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Archaeologists working on Mount Zion have discovered, for the first time ever, destruction levels from the Romans and the Babylonians in the same space. Shimon Gibson believes that the evidence from the Persian period suggests that Nehemiah’s wall included not only the City of David but also the Western Hill.

“Ground-penetrating radar is revealing the secrets of a Roman legion camp near Tel Megiddo, including the ancient camp’s amphitheater for combat training.”

Chris McKinny and Joe Uziel write about “The Millo: Jerusalem’s Lost Monument” in the forthcoming issue of Biblical Archaeology Review. They discuss the subject in a video interview with Nathan Steinmeyer.

Bible Archaeology Report has created a list of the top ten discoveries related to the book of Isaiah.

Jerusalem Seminary has been given a grant to provide discounts on tuition for their fall courses. The grant also enables increased scholarships.

Jordan has a severe water crisis.

A rockslide at the waterfall in Nahal David at En Gedi led to the death of an 8-year-old boy and injuries to eight others. The Yonatan Bar David mentioned in the article is from Yad HaShmonah.

Amnon Ben-Tor, the director of excavations at Hazor since 1990, died on Tuesday at the age of 88.

An expanded edition has just been released of Amnon Ben-Tor’s Hazor: Canaanite Metropolis, Israelite City (Israel Exploration Society, 180₪)

Conference on Sept 11-12 at Ariel University: “Boundaries and Influences in the Archeology of Israel and the Eastern Mediterranean”

Ferrell Jenkins shares photos of carob pods like those that were eaten by the prodigal son.

The Bible Mapper Blog is now the Bible Mapper Atlas, with more than 150 maps freely available. You can find lists organized by historical event and by region here.

HT: Agade, Arne Halbakken, John Black, Alexander Schick, Explorator

The recently collapsed section of the Roman aqueduct at Caesarea. Photo by Michael Schneider

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Archaeologists discovered an Akkadian tablet from 1800 BC during excavations of a palace in ancient Alalakh in southern Turkey.

Excavations of the tophet in Carthage uncovered “five gold coins from 2,300 years ago, tombstones and several urns with the remains of animals, infants and premature babies.”

Two new fragments of the Fasti Ostienses have been discovered in the Ostia Antica Archaeological Park.”

A 1st-century BC synagogue has been discovered in southwestern Russia. It stood for more than 500 years before it was likely destroyed.

“Coal miners in Serbia have discovered the remains of a large wooden boat likely used by the Romans to supply a nearby city and military headquarters on the empire’s frontier.”

“Once quiet backwater departments of Assyriology (sometimes called Sumerology or Mesopotamian studies) are suddenly hotbeds of innovation” with the help of AI.

“The ‘miracle’ plant Silphium consumed by Ancient Greeks, Romans, and Egyptians, which was thought to have become extinct two thousand years ago, has recently been rediscovered in Turkey by a professor, who thinks he’s found a botanical survivor.”

“The distinctive transdisciplinary approach of the recently established Yale Ancient Pharmacology Program (YAPP) may provide keys to [the] rediscovery” of the use of ancient plants.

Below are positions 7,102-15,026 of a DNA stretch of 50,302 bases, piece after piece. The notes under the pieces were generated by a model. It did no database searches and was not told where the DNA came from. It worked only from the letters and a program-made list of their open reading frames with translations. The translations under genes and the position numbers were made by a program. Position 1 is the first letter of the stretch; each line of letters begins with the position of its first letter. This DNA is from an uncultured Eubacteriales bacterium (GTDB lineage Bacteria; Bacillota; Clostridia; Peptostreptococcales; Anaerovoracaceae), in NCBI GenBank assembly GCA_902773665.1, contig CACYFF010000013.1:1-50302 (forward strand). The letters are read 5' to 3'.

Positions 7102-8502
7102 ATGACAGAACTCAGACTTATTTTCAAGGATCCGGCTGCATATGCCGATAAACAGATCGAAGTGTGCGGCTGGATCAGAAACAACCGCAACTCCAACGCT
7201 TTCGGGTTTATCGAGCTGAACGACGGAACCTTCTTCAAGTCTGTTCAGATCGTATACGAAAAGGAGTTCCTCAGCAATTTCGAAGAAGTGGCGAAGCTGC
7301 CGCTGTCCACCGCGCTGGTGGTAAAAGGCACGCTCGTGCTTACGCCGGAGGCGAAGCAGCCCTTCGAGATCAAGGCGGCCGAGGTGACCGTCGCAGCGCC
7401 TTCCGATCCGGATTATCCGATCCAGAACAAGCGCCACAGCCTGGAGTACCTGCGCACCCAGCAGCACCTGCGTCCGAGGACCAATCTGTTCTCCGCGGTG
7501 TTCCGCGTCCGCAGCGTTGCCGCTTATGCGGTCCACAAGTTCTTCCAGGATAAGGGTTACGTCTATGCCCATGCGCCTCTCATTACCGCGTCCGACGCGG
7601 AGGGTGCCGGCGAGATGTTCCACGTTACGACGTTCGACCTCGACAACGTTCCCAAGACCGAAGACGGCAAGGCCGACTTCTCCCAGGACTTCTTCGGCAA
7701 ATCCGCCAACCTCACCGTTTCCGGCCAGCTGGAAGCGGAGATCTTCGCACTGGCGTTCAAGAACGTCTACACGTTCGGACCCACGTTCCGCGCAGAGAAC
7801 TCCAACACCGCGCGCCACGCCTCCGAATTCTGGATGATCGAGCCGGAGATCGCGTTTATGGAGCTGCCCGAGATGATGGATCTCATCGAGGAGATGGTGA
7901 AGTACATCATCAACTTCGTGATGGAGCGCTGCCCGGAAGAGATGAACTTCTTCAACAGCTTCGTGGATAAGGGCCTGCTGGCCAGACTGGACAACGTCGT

Zoom tour on Aug 23: “The First Half of History: A Virtual Tour of the Yale Babylonian Collection,” by Ekhart Frahm and Agnete Lassen ($7)

Zoom lecture on Aug 31: “Who Really Invented the Alphabet?,” by Seth Sanders ($6/12). Season passes for the Friends of ASOR Webinar Series are now available. You can also purchase recordings from previous seasons’ webinars.

“The Corning Museum of Glass is pleased to announce its 61st Annual Seminar on Glass, a two-day program of online sessions that complements the special exhibition Dig Deeper: Discovering an Ancient Glass Workshop.” All are welcome, and there is no charge for the Oct 19-20 event.

New release: Scientific Traditions in the Ancient Mediterranean and Near East, edited by Sofie Schiødt, Amber Jacob and Kim Ryholt (NYU Press, $85)

New release: The Routledge Handbook of Museums, Heritage, and Death, edited by Trish Biers, Katie Stringer Clary (Routledge, $216/$46)

ACOR has signed agreements with the Jordanian Department of Antiquities to restore the Kerak Castle, the Byzantine church in Aqaba, and the Beit Ras Amphitheater.

Geoffrey Lenox-Smith describes what he saw on a tour in a “soft opening” of the Grand Egyptian Museum.

HT: Agade, Gordon Dickson, Al Sandalow, Will Varner, Arne Halbakken, Roger Schmidgall, Keith Keyser, Wayne Stiles, Explorator

The visit of a rabbi to Jerusalem was met with great excitement by his followers.

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Jerusalem Seminary is going strong, with more classes than ever being offered this fall. This is the first time they’re offering all three levels of Biblical Hebrew as a living language, all taught by believing Israeli teachers. And they have a number of other interesting courses. Here’s a brief rundown, with links for more information.

Biblical Hebrew as a Living Language (Level 1), US time slot taught by two JS Hebrew for the Nations certified Israeli teachers.

Biblical Hebrew as a Living Language (Level 1), Asia/Pacific time slot taught by two JS Hebrew for the Nations certified Israeli teachers.

Biblical Hebrew as a Living Language (Level 2), taught by two JS Hebrew for the Nations certified Israeli teachers.

Biblical Hebrew as a Living Language (Level 3), taught by two JS Hebrew for the Nations certified Israeli teachers.

Life and Land of Yeshua, taught by Gary Alley, MA.

Early Christian Worship in its Jewish Context, taught by Brittany Loewenstein, MM.

Faith, Ministry and Politics in the Middle East, facilitated by Dr. Philip Lanning.

Biblical Hebrew Reading Groups and Tutoring– read Biblical texts together guided by JS Hebrew for the Nations certified Israeli teachers, or sign up for one on one tutoring.

You can find all the details at the Jerusalem Seminary course catalog.